ECoP wants economic managers’ input on bill raising wages by P150
THE Employers Confederation of the Philippines (ECoP) said economic managers may not have been properly consulted by the Senate, which is trying to bring forward legislation to effect an across-the-board minimum wage hike.
“We have faith in Senate President Juan Miguel F. Zubiri, but he might not have consulted with the concerned government agencies on his proposal yet,” ECoP President Sergio R. Ortiz-Luis, Jr. said during a televised briefing on Wednesday.
He said senators need to consult the National Economic and Development Authority, the Department of Trade and Industry, and the Department of Labor and Employment before passing a wage hike bill.
Mr. Zubiri’s Senate Bill 2002 calls for a national minimum wage hike of P150 for the private sector, including agricultural workers.
Mr. Ortiz-Luis said workers in private companies only account for about 16% of the workforce, adding that the legislated wage hike proposal should consider the situation of workers in less formal employment.
“If you raise the pay of the private sector workers, it is only increasing the pay of a small percentage of the workforce,” he said. “What about the large percentage of our workers such as our farmers, fisherfolk, and market vendors?”
The Nagkaisa labor coalition on Tuesday urged President Ferdinand R. Marcos, Jr. to certify the Senate bill as urgent.
It said Congress is an alternative avenue for raising wages since employers and foreign investors typically object to wage hikes pursued via the normal channel of regional wage boards.
In March, Unity for Wage Increase Now! sought to raise the P570 daily minimum wage in Metro Manila to P1,100. The region’s wage board approved a P33 minimum wage hike in June 2022.
Every wage order approved by a Regional Tripartite Wages and Productivity Board is subject to final approval by the Labor secretary.
Wage boards can only act on wage petitions a year after a region’s last wage order.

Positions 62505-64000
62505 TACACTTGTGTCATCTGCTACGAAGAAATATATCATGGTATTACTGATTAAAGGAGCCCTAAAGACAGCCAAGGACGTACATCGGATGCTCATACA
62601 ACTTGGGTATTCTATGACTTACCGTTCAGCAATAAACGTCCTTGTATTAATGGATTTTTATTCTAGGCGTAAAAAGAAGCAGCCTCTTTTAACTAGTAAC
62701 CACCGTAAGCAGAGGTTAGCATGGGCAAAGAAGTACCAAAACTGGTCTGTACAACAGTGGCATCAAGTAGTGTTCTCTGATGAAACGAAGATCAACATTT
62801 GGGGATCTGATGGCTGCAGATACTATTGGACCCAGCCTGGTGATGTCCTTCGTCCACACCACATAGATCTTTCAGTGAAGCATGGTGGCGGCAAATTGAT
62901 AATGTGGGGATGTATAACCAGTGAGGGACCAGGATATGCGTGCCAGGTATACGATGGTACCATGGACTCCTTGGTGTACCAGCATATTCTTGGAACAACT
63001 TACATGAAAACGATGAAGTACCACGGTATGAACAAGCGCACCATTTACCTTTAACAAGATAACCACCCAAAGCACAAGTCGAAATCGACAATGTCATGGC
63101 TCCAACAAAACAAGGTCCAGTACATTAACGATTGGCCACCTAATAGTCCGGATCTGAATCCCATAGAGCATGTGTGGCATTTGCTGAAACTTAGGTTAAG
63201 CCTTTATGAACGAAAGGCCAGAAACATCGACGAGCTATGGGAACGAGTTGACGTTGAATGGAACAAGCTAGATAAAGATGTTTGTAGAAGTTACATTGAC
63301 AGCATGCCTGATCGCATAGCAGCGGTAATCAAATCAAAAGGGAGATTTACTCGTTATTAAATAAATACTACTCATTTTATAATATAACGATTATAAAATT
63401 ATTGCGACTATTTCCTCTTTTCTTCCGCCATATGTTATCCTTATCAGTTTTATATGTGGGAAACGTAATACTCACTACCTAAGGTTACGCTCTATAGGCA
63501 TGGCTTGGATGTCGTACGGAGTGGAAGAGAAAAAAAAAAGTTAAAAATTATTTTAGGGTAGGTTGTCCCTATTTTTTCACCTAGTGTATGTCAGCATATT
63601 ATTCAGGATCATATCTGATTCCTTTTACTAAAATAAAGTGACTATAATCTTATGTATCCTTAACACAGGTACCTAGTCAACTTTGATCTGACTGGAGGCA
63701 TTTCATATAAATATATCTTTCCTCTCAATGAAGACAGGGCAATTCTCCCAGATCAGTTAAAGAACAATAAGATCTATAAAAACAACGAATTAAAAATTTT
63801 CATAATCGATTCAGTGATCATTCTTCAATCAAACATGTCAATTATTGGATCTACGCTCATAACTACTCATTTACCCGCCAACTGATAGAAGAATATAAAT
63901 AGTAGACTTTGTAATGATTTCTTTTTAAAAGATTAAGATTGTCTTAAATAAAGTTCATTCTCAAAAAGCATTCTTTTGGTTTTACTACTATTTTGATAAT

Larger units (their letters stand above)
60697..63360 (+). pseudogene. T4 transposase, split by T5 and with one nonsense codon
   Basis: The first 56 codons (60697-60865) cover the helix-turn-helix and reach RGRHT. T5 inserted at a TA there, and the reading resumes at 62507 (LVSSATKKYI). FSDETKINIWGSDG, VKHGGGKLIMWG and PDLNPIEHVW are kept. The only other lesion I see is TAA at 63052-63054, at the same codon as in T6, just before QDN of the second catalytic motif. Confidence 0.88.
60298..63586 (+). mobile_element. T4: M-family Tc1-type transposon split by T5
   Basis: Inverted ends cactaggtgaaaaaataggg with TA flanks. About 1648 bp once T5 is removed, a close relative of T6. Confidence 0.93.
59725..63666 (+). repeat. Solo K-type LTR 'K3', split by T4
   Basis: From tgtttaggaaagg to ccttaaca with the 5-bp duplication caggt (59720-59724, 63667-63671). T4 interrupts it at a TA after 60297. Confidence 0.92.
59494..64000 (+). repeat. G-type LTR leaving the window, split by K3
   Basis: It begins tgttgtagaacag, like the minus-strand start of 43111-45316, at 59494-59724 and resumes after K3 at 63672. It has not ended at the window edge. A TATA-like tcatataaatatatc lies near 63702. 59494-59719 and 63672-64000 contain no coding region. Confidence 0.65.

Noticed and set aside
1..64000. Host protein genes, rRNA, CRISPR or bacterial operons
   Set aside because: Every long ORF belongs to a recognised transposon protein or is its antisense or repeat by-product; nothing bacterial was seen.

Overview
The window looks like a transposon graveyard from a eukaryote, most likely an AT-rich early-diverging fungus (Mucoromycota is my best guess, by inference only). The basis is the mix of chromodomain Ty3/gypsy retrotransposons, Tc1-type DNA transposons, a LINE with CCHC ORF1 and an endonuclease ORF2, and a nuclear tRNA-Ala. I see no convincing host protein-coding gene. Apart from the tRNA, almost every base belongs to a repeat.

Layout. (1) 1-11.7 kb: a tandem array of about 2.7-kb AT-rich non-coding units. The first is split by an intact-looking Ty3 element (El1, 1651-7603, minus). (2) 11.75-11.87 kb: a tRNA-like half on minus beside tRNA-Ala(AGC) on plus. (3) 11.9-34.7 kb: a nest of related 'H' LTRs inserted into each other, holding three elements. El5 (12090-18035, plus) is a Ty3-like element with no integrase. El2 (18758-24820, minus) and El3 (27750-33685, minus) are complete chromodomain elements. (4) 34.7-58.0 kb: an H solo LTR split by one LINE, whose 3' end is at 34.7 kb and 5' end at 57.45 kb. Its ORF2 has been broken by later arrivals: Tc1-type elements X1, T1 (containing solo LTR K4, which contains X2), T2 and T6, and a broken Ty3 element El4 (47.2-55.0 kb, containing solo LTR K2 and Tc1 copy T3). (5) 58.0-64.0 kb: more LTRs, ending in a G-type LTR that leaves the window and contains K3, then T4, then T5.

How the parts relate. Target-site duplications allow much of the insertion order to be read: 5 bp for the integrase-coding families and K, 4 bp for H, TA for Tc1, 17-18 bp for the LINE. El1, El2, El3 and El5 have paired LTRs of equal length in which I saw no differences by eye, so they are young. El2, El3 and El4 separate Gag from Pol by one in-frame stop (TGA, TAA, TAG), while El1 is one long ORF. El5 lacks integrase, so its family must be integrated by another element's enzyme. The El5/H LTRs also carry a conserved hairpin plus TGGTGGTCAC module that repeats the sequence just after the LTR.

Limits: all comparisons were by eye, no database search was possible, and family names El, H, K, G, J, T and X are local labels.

“ECoP will continue working with government agencies to address the jobs mismatch and to provide skills training programs for our workers,” Mr. Ortiz-Luis said.
Mr. Ortiz-Luis, in a separate phone conversation with BusinessWorld, said the high cost of doing business in the Philippines is the result of high production costs.
“Fuel prices are high, our agricultural sector is behind — we import (commodities like) sugar, we have no (proper) irrigation… our supply chain is also struggling with transportation issues,” Mr. Ortiz-Luis said.
Speaking at a Senate hearing, Ferdinand Ferrer, a member of the ECoP board of governors, said employers will find it difficult to raise wages because the cost of doing business has also risen.
“We feel for the employees definitely but on the other side of the coin, the cost of doing business also has increased,” he said at a hearing of the Senate Labor, Employment, and Human Resources Development committee on Wednesday.
Mr. Ferrer called for measures to strengthen purchasing power, noting that the P470 daily wage set by the wage board in the Calabarzon (Cavite, Laguna, Batangas, Rizal, Quezon) region is not enough to pay for basic commodities like food and transportation.
Headline inflation eased to 6.6% in April from 7.6% a month earlier, but remained higher than the 4.9% rate posted a year earlier, the Philippine Statistics Authority said last week.
Mr. Zubiri told the hearing that the Senate has passed “incentives” benefiting companies under the Corporate Recovery and Tax Incentives for Enterprises Act, by lowering the corporate income tax to 25% from 30%.
“Since we gave you guys fiscal incentives, allow us to give also fiscal space and a decent wage for our laborers,” Mr. Zubiri told the committee.
SB 2002 is known as the proposed Across-the-Board Wage Increase Act of 2023. It calls for wages to be increased regardless of employer size or headcount.
Kilusang Mayo Uno Chairman Elmer C. Labog called for a legislated wage increase, saying “the recurring low salaries of workers contributes to the increasing wealth gap between the rich and the poor.”
He told senators that the salary of workers in the Capital region increased by 18% over the last decade, even with productivity growing 42% within the same period.
Sentro ng mga Nagkakaisa at Progresibong Manggagawa Secretary-General Joshua T. Mata called for the elimination of regional wage boards. “Let’s come up with one national minimum wage that does not discriminate between agricultural and non-agricultural workers,” he told Senators.
Labor Secretary Bienvenido E. Laguesma said the largest daily wage increase in registered collective bargaining agreements for small enterprises is P75, and the lowest P1, as of March 31, 2023.
Mr. Laguesma added that nine wage petitions have been filed between Dec. 31 and April — two each in the National Capital Region, Calabarzon, and the Western Visayas, and three in the Central Visayas.
He said that the Labor department and the National Wages and Productivity Commission are not “oppositors” or “outright supporters” of the bill, noting their role as a “consultative and advisory body… (to help the committee arrive) at a mutually beneficial solution that will address the concerns of both labor and employers’ sectors.”
The panel created a technical working group to fine-tune the measure. — John Victor D. Ordoñez, Beatriz Marie D. Cruz